A week later, I was leading my first sport climb, a friendly 5.6 in Sinks Canyon. I hadn’t really planned to, but a weekend of nonstop climbing there and at Wild Iris, interrupted only by occasional visits to the Lander Bar, had inspired in me a newfound sense of grit.

My friend Pat, who is probably the most talented climber I personally know, led it first. As soon as his rock shoes touched the ground, he asked if I wanted to do it next.

And, for the first time since I’d started climbing, I did.

I clipped the draws shakily at first, hoping with all my might that I wouldn’t slip before I could clip the rope in.

“Don’t shit yourself!” Matt called cheerily from far below, and I flipped him the bird as I reached into the chalk bag at my waist.

My sweaty brow furrowed with determination, I was soon climbing with aplomb, and when I reached the anchor chains at the top and clipped in, I flashed a grin and a thumbs up to Pat. I felt positively elated as he lowered me to the ground, though my mettle was soon tested by the sandbagged remainder of the climbs at our chosen crag. Still, the seed had begun to grow.

Here I am atop the aptly named Knife Edge. Look Ma, no hands!
Here I am atop the aptly named Knife Edge. Look Ma, no hands! (Photo: Pat Brehm.)

The stars converged to aid my ambition to free solo during the last week of the summer. Our contracts had ended, and my friends and I headed to Torreys Peak, where we planned to climb the uber-exposed Kelso Ridge. It was mostly fourth-class climbing, but a few fifth-class moves brought us to the notorious Knife Edge, an aptly named fifteen feet of ridgeline, impassable except for a narrow spine, with fifteen hundred feet of exposure on either side.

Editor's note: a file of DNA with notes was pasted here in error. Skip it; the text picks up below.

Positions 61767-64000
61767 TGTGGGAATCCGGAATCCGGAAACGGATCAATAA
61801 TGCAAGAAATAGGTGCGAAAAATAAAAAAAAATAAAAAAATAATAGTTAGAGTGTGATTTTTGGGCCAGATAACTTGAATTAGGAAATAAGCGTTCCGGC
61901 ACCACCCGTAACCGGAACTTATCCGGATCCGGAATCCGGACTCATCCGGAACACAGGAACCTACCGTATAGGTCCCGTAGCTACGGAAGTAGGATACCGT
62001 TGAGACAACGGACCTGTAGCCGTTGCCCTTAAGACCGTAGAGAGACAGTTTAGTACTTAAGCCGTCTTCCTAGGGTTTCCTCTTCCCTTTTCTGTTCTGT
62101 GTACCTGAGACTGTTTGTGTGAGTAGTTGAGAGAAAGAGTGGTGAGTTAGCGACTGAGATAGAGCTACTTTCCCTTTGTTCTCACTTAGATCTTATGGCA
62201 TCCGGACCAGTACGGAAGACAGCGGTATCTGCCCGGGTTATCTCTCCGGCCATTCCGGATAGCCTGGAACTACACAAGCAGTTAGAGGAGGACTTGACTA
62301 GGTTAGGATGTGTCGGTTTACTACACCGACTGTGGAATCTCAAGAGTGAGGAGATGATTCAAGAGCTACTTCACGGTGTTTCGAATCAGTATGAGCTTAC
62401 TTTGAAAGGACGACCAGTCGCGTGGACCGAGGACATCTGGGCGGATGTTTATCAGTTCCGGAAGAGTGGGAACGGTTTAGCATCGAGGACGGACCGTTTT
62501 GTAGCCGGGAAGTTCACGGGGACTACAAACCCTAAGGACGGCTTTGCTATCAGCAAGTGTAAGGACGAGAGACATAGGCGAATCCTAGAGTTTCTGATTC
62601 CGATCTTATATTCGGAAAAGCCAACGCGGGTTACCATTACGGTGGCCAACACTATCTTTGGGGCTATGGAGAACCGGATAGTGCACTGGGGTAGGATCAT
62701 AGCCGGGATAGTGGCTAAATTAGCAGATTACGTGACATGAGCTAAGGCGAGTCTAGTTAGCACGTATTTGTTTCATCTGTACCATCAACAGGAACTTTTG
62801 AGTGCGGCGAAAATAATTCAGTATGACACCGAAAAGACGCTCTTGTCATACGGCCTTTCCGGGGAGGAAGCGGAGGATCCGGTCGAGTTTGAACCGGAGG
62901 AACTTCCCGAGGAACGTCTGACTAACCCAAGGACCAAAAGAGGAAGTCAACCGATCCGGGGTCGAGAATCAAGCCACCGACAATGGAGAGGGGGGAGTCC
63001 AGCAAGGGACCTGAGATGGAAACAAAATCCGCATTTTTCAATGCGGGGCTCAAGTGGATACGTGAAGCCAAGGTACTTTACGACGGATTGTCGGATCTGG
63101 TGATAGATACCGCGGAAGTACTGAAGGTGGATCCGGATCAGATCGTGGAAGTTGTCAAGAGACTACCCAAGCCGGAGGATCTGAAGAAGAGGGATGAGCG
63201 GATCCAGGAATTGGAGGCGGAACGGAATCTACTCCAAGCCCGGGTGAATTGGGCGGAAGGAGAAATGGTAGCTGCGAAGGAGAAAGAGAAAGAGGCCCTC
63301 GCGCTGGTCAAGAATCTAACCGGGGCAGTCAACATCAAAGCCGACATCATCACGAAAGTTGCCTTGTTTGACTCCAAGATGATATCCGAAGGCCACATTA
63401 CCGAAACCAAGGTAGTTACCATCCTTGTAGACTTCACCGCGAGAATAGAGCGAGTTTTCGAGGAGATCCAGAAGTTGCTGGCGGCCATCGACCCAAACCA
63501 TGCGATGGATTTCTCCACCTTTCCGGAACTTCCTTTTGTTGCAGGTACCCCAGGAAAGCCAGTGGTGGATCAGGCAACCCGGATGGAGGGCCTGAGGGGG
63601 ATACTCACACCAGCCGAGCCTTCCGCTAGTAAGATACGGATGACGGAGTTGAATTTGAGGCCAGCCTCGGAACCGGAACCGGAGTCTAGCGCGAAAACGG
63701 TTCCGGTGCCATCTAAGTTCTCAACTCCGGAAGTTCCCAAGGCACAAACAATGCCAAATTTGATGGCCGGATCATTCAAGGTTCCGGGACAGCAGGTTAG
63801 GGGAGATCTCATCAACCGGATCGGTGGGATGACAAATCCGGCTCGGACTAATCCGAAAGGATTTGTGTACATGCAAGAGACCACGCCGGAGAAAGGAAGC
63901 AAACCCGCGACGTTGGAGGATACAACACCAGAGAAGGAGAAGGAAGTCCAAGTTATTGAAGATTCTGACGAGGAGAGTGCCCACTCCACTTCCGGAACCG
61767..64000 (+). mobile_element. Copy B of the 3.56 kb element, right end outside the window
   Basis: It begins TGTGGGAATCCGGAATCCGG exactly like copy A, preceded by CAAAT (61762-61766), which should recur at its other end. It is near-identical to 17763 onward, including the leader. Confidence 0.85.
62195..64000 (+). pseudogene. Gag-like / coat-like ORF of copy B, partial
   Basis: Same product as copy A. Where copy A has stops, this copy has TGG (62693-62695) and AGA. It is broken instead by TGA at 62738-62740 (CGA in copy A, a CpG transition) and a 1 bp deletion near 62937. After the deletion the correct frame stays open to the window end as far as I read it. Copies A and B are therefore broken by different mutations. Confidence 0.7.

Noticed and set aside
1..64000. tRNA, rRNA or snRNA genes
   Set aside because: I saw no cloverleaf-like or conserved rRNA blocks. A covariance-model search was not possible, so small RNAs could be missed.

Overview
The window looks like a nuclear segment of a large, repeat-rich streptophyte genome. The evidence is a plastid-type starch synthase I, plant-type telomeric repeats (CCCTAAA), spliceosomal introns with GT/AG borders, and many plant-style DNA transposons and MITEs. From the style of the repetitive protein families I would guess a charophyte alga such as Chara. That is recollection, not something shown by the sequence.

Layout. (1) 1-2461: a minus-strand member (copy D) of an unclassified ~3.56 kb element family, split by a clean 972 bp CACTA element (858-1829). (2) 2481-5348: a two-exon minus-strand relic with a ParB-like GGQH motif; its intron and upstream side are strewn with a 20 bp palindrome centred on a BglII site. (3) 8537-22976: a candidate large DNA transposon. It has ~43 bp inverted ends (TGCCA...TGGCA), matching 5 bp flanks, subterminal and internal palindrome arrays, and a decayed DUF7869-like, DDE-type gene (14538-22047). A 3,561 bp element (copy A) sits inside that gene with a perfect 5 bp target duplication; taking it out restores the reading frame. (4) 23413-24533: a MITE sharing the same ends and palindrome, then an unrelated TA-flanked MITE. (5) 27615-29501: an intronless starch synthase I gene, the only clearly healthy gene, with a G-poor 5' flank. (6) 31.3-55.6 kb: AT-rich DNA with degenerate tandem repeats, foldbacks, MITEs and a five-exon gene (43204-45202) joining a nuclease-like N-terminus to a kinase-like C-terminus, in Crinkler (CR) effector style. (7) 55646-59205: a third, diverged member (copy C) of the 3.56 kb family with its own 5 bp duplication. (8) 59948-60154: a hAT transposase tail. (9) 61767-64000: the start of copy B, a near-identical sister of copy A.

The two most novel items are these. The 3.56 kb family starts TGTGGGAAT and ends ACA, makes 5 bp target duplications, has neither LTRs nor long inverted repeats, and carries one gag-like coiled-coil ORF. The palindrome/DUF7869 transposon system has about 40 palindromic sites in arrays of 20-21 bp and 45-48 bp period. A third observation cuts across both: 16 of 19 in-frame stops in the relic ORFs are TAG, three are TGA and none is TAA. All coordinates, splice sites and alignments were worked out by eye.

I’d never been a wimp about exposure, but I hadn’t ever relished it, either. Standing atop the Knife Edge and peering down at the valley below, I felt exhilarated. Focused. Strong.

On the drive home from the climb that day, I learned my dad was in the hospital. He’d been experiencing an abnormally elevated heart rate and trouble breathing whenever he exercised, despite having lost thirty pounds that year. My-mother-the-nurse, who also happens to be his bicycling partner, had finally talked him into a stress test, the kind where you run on a treadmill like in American Flyers. The minute he was hooked up to a heart rate monitor, the problem was clear: he had an irregular heartbeat. He was admitted right away, and over the next few days, every time a doctor came in, there was a new problem: his ventricles were pumping weakly. He had blood clots in his calves. In his lungs.